There’s a new tradition in American politics. Every time a terrorist attack occurs, a Republican politician offers up a xenophobic, quasi-illegal, and counter-productive response.
After the Boston Marathon bombing, a few prominent Republicans like Lindsey Graham suggested denying American terror suspects basic civil liberty protections. After Paris and San Bernardino, there were first calls to stop Syrian Muslim refugees from entering the country and later, courtesy of Donald Trump, a ban against all Muslims.
But this week, after the tragic suicide bombing attacks in Brussels, Republican presidential hopeful Ted Cruz one-upped them all.
Not content to let Trump get all the limelight with his calls for bringing back waterboarding and Muslim bans, Cruz suggested that the time had come to “patrol and secure” American Muslim communities. Rather than scapegoat all Muslims, Cruz is now narrowing his gaze to actual American Muslims.
This is an odious idea, but it’s also a rather strange one. First, in the 15 years since 9/11, there is little evidence of widespread radicalization among American Muslims. Yes, there have been isolated incidents, such as the Fort Hood massacre and the San Bernardino shooting, but these are the exception, not the rule. But in Belgium and France, Muslims are often isolated, have fewer economic opportunities, and face challenges in assimilating. It has created a wellspring of jihadist sentiment in both countries. Indeed, that’s part of the reason that Europe has been witness to these attacks, rather than the United States — jihadist ideology simply hasn’t taken hold here, and in large measure because Muslims are more fully assimilated into American society.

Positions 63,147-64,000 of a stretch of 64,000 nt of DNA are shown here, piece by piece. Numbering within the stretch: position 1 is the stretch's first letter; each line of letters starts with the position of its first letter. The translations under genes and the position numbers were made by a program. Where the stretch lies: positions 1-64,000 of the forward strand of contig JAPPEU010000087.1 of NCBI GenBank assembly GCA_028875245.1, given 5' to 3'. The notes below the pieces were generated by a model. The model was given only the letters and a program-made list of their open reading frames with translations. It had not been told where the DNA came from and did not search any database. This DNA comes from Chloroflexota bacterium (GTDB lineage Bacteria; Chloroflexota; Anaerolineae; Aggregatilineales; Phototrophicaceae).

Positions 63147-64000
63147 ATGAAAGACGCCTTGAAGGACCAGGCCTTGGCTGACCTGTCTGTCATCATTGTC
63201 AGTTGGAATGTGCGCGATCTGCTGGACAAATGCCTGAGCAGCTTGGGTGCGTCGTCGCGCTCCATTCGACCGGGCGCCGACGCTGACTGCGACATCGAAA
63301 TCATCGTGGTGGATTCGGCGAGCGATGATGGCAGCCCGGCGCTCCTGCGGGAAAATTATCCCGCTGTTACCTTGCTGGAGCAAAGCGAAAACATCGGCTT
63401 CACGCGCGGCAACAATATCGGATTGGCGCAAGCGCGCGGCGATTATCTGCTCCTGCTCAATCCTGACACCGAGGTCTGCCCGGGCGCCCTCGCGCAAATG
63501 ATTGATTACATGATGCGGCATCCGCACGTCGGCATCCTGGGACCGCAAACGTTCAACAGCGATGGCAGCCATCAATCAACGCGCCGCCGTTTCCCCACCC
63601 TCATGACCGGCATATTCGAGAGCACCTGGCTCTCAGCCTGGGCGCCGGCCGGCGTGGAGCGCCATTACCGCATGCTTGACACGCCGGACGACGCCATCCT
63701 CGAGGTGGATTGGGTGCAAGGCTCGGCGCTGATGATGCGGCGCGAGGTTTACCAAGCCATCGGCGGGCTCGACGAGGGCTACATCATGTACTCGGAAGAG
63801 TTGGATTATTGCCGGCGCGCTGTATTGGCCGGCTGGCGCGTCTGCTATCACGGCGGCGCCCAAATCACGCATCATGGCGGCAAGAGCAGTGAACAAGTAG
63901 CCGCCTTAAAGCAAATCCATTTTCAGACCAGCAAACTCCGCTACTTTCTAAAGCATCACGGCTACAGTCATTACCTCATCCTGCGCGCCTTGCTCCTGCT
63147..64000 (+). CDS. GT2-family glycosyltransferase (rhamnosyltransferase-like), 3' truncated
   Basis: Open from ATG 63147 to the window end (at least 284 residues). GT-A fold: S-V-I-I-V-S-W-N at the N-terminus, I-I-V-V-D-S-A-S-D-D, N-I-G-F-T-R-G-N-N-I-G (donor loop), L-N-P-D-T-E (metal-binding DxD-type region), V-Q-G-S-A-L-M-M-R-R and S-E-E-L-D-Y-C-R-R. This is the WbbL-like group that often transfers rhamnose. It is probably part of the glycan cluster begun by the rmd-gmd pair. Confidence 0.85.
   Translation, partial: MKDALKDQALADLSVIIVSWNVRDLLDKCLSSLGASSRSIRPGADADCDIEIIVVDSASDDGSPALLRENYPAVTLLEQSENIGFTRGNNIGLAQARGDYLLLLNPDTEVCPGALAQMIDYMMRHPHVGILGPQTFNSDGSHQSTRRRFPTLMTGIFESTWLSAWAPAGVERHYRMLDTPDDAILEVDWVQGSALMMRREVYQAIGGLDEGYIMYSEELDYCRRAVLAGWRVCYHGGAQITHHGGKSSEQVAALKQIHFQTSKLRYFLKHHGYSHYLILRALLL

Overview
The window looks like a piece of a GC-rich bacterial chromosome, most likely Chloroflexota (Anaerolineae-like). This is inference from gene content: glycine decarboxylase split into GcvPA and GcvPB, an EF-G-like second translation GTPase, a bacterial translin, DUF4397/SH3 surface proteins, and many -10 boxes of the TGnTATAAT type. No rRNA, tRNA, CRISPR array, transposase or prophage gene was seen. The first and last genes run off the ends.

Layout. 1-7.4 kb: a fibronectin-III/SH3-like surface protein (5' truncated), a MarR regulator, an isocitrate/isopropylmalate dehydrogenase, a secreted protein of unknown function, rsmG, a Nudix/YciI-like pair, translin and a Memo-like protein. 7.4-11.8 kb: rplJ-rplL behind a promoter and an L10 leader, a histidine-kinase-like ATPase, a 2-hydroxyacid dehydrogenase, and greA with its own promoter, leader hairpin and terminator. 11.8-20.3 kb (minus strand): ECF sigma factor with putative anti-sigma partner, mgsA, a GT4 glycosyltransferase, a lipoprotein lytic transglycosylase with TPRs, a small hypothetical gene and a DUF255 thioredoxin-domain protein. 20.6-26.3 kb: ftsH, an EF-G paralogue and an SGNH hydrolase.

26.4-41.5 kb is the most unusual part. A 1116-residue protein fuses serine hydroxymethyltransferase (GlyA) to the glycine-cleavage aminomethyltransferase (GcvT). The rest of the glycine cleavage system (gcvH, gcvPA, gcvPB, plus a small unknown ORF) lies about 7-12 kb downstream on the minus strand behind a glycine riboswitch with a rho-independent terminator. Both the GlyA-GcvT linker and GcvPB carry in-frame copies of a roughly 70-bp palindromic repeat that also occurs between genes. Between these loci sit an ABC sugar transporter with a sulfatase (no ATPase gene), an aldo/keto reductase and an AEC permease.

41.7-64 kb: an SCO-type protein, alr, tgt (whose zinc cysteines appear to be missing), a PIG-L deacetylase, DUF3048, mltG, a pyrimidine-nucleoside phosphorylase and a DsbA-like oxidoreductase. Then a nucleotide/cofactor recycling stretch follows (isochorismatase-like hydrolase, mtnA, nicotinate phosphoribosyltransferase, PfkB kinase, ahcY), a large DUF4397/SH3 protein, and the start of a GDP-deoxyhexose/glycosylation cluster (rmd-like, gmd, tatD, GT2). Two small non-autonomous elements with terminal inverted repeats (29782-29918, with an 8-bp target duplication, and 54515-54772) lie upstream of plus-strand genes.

So if Cruz’s goal is to cultivate radicalization, convince American Muslims that they are second-class citizens and potentially drive them into the hands of ISIS, he has come up with one great idea.
But of course, Cruz’s idea is not about stopping the next terrorist attack; it’s about winning votes.
His proposal is almost certainly unconstitutional, and would likely be in conflict with both the 5th and 14th amendment, guaranteeing equal protection under the law. Considering that Cruz went to Harvard Law School, was formerly solicitor general in Texas and regularly attacks President Obama for his alleged violations of the Constitution, one would think he’d be more respectful of constitutional protections.
Yet, what is perhaps most surprising about Cruz’s proposal is that it does the near impossible: it makes Donald Trump look like an Islamaphobic lightweight. Make no mistake, Trump’s Muslim ban is an abhorrent idea; but Cruz’s talk of singling out American Muslims is worse. It’s political scapegoating of the vilest kind.
Terror events like what we saw in Brussels are frightening to Americans; they are especially frightening to Republican voters, who after years of being told by the party leaders that terrorism is an existential threat are much more concerned about the issue than Democrats. There is no better way to play on those anxieties then by intimating that American Muslims are a fifth column, poised to blow themselves up in airports and train stations proposals. That’s why Cruz is offering a grubby proposal intended to win a few votes between now and the Republican convention in Cleveland.
To their credit, both Bernie Sanders and Hillary Clinton condemned calls for targeting Muslims, with Sanders tweeting out that “it’s important we not succumb to bigotry” and Clinton warning against the undermining of America’s democratic values, in response to terrorist attacks.
But of course, this is what you’re supposed to say. Their words are only notable because of the cravenness of Cruz and Trump and their brazen willingness to use unmistakably xenophobic tropes to cultivate support among Republican voters. Trump and Cruz are selling ideas, not for stopping terrorism, but for discarding the values that make America great.
Michael A. Cohen’s column appears regularly in the Globe. Follow him on Twitter @speechboy71.